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Thoughts on the Herndon Monroe TOD Area

Thoughts on the Herndon Monroe TOD Area

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Published by Terry Maynard

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Published by: Terry Maynard on Jun 14, 2010
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08/23/2010

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 Vision forHerndon Monroe Metro Station Area
Prepared forThe Reston Master Plan Special Study Task Force
By:The Residence, Urban Design and Livability Work GroupReston 2020 CommitteeReston Citizens AssociationThe Residence, Urban Design and Livability Work GroupKathy Kaplin, Co-chair and AuthorDick Rogers, Co-chair and AuthorFred Costello, AuthorPaul Darmory, AuthorGuy Rando, AuthorJennifer BylJohn CarterMike CorriganBill DingellDave EdwardsJoe LeightonTerry MaynardStephanie MirabelloBryan MollRichard NewlonBill PennimanTammi PetrineTerri PhillipsHolli PloogWendye QuayeGuy RandoRob Whitfield
 
 
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This memo is divided into two main parts: (A) General Thoughts and Goals and (B)Thoughts on Specific Areas and Sub-Units. Both need to be considered in order toachieve a rational redevelopment of the RCIG area. The memo is accompanied by atable summarizing the recommendations by sub-unit.
A. General Thoughts and Goals1. Central Goals
. The main objectives for development near the Herndon-Monroetransit station should be to create a well-balanced area that(a) is alive both day and night, on weekdays and weekends--not just an office areathat fuels traffic and peak period activity but is a dead-zone the rest of the time;(b) evolves as an urban neighborhood and natural destination, where Restonianswant to come for employment, restaurants, culture, recreation, shops, parks andpedestrian/bicycle trails, in addition to the Metro;(c) is visually attractive from the perspectives of first class architecture, art,plantings, street life, lighting, green spaces and openness;(d) has substantial residential development (at least 50%) in every sub-unit and hasenough human traffic to be safe, to convey a sense of community, and to supporta busy Metro stop (with as little automobile traffic as possible);(e) preserves and exploits the unique asset this area has in the Sunrise ValleyNature Park (the wetlands) as well as the other habitats;(f) has convenient, safe interconnectivity by foot, bicycle and public transportation—both internally and to Herndon and Reston Town Center—so that people cancomfortably move within, to and from the area without using cars;(g) does not negatively impact the neighboring established residential community(Polo Fields);(h) is adequately supported by timely road improvements that protect the communityfrom unacceptable congestion, including new crossings of the toll road forpedestrians, bicycles and vehicles, and that provide mobility within the land units;and(i) evolves as a part of the overall Reston community, not as a separate stand-aloneplace.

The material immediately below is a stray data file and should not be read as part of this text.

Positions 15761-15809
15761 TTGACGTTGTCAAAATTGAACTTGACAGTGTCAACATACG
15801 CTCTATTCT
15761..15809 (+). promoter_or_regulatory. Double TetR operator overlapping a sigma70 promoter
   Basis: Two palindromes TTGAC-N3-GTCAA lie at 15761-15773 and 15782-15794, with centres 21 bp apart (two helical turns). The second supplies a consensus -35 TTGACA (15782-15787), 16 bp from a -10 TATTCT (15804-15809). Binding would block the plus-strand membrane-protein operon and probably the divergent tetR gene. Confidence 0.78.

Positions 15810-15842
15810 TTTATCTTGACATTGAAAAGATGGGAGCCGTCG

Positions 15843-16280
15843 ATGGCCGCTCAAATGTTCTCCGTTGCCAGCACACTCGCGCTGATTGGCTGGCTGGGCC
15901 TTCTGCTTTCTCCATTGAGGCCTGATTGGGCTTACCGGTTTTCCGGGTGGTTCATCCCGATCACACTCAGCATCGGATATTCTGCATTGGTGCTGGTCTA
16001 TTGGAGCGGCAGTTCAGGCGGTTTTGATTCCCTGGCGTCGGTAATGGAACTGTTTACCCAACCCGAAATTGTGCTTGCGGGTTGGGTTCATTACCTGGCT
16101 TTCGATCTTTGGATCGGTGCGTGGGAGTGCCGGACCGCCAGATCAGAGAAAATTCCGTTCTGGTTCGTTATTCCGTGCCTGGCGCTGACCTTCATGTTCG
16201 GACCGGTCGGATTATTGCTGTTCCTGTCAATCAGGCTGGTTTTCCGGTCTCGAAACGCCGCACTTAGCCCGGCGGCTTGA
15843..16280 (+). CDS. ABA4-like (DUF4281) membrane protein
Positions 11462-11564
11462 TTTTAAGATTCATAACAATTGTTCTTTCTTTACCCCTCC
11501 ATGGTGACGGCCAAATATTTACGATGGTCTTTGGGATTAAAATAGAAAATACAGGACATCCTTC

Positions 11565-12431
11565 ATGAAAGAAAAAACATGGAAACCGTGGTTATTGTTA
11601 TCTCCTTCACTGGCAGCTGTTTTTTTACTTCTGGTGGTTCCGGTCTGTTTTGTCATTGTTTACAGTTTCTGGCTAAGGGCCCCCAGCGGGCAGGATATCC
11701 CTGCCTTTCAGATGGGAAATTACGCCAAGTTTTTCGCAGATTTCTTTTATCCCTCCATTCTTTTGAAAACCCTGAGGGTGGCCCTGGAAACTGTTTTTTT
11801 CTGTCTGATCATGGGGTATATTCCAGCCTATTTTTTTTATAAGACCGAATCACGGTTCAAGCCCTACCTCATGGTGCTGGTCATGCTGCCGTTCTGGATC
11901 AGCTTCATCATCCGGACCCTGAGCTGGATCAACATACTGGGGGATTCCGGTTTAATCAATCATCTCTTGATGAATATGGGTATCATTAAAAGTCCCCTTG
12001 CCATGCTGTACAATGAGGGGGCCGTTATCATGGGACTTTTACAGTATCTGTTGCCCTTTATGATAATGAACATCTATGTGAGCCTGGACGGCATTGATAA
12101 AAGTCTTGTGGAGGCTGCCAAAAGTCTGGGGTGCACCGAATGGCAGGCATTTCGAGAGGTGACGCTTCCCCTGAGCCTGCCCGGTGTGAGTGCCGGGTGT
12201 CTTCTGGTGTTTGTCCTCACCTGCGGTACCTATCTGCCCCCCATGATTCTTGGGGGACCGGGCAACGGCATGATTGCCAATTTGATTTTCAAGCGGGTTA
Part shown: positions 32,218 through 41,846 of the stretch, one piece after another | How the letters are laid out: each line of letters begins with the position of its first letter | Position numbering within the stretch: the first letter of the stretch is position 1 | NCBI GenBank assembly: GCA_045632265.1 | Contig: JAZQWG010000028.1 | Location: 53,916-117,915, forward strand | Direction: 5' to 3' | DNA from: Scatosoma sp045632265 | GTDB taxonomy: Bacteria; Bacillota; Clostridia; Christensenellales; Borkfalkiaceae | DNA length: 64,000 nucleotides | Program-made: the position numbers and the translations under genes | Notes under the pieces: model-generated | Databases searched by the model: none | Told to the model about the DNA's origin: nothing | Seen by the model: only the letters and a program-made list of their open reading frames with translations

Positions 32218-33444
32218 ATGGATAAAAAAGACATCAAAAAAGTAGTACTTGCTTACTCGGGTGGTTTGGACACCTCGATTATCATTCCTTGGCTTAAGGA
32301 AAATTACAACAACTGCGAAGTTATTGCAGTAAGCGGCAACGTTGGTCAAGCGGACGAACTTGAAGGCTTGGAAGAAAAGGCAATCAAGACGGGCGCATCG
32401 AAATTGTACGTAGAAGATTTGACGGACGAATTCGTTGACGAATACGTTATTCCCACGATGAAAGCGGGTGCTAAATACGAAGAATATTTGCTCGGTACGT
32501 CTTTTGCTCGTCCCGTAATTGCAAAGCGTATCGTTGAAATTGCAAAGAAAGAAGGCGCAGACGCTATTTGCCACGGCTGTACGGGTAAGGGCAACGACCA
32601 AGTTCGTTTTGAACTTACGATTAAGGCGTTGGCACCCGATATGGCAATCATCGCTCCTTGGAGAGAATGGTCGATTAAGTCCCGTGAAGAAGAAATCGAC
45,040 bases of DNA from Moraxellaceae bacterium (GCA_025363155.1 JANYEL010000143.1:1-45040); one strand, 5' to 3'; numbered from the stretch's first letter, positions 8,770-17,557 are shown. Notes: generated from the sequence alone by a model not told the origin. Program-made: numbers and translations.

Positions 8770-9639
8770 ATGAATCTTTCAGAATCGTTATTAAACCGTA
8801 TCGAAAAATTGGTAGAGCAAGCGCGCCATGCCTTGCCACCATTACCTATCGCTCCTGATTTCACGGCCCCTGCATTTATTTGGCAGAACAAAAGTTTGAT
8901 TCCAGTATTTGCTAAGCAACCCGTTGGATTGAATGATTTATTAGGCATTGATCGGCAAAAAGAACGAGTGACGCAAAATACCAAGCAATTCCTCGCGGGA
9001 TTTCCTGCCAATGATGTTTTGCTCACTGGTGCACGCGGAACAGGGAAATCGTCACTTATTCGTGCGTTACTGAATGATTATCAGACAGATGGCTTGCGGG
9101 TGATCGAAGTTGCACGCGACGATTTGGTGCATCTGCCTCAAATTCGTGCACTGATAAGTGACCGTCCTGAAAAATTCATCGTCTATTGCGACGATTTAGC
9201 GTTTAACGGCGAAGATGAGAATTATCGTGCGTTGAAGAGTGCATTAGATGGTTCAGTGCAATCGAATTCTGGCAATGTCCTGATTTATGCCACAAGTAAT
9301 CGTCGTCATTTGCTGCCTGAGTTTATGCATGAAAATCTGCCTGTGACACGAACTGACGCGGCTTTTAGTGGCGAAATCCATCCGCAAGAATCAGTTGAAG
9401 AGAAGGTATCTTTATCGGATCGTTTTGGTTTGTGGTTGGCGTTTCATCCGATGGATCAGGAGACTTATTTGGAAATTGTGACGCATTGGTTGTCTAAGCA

2. Incentives
. The community’s principal leverage to achieve desirable, mixed-usedevelopment lies in the facts that (a) RCIG property owners need to seek rezoning to anew zoning category in order to maximize the value of their property in light of thearrival of rail transit, and (b) application of consistently high standards to rezoningapplications will enhance developers’ investments and benefit the community. Mixeduse and higher densities are not matters of right under current zoning. Absent a goodindividual application—which makes beneficial proffers and satisfies a well-designedcomprehensive plan—landowners should live with the existing zoning designations forproperties in the RCIG. Consolidations or coordinated applications that beneficiallyintegrate development should be strongly encouraged with the potential for moregenerous rezoning. Likewise, density credits should be considered as incentives fordevelopers who attract other employers and otherwise benefit the community.